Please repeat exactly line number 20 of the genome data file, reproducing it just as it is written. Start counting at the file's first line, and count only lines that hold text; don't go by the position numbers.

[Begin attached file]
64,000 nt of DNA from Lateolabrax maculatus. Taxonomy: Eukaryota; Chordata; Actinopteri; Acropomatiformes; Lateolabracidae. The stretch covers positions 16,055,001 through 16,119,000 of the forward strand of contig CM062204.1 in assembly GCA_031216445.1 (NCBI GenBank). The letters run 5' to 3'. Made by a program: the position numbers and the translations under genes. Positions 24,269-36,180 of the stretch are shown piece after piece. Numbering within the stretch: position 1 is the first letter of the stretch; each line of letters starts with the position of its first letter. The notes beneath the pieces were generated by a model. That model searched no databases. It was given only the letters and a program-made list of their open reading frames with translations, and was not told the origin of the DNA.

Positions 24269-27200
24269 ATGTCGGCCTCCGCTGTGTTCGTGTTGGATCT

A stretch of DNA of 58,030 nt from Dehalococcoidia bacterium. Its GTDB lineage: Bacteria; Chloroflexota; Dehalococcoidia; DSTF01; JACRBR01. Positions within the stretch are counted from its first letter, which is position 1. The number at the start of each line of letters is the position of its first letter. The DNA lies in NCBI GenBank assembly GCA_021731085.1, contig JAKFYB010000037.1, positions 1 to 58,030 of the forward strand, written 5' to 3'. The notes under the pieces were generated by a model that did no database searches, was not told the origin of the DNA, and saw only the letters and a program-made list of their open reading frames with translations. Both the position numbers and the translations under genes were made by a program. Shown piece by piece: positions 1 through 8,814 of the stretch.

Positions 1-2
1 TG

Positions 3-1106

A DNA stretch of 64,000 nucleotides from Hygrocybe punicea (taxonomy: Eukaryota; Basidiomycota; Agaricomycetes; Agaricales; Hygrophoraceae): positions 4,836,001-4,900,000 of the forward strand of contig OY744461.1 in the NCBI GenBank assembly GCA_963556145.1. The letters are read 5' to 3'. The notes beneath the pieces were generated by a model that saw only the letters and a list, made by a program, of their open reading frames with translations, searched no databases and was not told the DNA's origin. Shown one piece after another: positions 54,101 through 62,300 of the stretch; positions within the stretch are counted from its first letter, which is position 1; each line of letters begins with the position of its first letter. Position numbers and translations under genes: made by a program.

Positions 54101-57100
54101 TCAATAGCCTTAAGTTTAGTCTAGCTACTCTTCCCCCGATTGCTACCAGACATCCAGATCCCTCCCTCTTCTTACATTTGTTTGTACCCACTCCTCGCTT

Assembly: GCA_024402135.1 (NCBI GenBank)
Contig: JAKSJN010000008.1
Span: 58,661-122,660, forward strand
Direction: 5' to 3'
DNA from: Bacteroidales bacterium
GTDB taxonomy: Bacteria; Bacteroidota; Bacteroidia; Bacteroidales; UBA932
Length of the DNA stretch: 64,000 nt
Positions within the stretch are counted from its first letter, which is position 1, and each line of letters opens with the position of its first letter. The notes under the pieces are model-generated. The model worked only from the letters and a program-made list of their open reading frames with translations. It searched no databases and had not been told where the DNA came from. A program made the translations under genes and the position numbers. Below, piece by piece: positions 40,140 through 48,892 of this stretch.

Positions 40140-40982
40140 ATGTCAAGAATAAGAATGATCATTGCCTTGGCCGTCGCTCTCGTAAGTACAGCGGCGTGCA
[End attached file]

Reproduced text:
40140 ATGTCAAGAATAAGAATGATCATTGCCTTGGCCGTCGCTCTCGTAAGTACAGCGGCGTGCA